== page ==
I’m a sucker for anniversaries. That’s something my wife experienced firsthand when I woke her from deep slumber for a surprise 6:00 am flight to Chicago to celebrate one year of dating; August 7, 2017. She married me 16 months later, so that worked out swimmingly.
April 18 is a different kind of anniversary. In 2016, I got fired from a big advertising agency in Ft. Lauderdale, leaving behind, among other things, my cherished MacBook Air and a box of chocolate brownie protein bars in my desk cabinet.
And a livelihood.
I don’t know if you’ve ever been fired, but for me, it was a sure-fire way to be reminded of my earthly insignificance, of the relative smallness that is my life. Somewhere along the line – and I’d venture to say this happens to most of us – we start to equate a lot of our self-worth with our ability to do our jobs. To collect a paycheck, chase a new title, impress a superior, and climb the proverbial ladder. I was there, with plans to trade in my Acura the following spring for…a nicer Acura. Oh that’ll show ‘em!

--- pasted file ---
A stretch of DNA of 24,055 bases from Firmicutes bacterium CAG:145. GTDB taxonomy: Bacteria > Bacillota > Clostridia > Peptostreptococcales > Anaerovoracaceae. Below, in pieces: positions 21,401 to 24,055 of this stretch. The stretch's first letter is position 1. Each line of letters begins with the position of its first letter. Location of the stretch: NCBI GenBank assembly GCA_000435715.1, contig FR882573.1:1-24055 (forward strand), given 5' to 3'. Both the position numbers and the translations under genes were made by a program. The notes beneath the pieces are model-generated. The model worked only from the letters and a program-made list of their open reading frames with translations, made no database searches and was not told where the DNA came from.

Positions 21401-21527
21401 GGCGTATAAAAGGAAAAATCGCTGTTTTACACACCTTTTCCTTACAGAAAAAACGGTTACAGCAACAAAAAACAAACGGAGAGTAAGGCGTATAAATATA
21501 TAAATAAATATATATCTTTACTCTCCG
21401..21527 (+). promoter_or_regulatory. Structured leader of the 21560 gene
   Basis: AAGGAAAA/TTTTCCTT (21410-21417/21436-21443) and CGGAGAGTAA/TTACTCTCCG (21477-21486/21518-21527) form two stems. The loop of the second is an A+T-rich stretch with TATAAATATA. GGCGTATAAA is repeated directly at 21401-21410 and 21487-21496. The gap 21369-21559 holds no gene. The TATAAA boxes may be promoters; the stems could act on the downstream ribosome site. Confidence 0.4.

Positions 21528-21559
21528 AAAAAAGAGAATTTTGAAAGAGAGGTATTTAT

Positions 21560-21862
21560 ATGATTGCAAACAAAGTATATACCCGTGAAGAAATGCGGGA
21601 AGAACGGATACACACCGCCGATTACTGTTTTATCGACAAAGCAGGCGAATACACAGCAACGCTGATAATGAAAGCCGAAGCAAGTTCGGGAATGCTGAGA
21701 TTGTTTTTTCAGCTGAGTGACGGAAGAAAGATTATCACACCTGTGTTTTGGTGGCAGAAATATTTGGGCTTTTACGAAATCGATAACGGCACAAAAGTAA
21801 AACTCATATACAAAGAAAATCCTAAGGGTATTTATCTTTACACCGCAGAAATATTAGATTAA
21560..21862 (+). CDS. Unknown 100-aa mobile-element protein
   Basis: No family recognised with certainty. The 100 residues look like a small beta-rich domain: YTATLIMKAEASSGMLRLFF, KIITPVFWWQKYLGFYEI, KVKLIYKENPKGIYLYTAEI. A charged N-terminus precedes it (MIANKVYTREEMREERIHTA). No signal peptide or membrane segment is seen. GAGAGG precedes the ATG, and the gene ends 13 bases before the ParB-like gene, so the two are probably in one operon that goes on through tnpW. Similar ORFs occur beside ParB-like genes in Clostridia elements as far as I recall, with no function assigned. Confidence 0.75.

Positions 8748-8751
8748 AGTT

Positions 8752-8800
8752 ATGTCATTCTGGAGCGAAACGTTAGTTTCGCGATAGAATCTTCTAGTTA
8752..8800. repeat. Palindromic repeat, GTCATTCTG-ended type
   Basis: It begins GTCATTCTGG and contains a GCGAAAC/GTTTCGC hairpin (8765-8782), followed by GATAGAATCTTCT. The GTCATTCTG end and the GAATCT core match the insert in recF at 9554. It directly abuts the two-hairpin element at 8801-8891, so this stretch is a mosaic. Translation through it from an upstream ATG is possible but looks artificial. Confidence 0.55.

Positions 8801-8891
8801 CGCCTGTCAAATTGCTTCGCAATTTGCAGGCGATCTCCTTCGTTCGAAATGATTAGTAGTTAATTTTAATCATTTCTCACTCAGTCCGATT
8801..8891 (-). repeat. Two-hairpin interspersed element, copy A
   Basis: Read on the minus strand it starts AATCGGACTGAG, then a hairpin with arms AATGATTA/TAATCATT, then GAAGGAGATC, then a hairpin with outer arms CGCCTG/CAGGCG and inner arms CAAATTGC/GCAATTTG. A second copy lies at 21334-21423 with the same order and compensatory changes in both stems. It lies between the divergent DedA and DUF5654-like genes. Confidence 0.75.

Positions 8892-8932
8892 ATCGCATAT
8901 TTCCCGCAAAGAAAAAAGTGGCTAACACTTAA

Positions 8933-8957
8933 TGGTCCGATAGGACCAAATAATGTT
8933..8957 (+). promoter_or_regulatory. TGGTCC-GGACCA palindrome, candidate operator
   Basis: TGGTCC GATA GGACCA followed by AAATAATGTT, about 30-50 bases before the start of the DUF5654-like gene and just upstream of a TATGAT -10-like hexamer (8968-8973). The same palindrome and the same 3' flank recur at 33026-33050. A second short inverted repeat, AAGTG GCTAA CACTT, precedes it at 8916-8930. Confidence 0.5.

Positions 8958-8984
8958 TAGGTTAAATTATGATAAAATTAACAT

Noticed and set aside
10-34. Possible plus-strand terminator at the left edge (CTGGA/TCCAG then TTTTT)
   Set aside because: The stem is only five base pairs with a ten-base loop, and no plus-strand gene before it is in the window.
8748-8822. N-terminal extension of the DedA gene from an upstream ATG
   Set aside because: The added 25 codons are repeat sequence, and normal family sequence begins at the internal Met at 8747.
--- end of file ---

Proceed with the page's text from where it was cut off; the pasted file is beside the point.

And the next thing I knew, those Acura dreams were being walked out of the building. Sure enough, a time-tested way to know for sure that you’re but a flash in the world’s pan is to get shit canned from your job.
The 40-minute drive home was quiet. I heard my own thoughts for the first time in months. Instead of the demands of others, or the ever-present guilt of knowing someone had stayed at the office 20 or 30 more minutes than I had, I was unemployed. And I was…relieved.
What kind of dumbass finds himself without a source of income, driving in something he’s making payments on, to a condo he owes a mortgage on, and feels relieved? This dumbass – a dumbass who couldn’t have been more thankful to be mercifully removed from a joyless rat race without having to muster the courage to do it himself.
It’s jarring to discover your true feelings about yourself, about your life, when something you’d rooted your identity in is pulled from you. I wasn’t so far gone that I didn’t see a path forward, but yes, I had a few hours – okay, a few days – of major self-doubt. But by and large, what I felt was freedom. Particularly because I had decided by the end of that first night that I was going to start my own ad agency, and not take on another full-time job. Hell, if I had done it for someone else for three years and made them millions, couldn’t I do at least well enough on my own to pay my bills?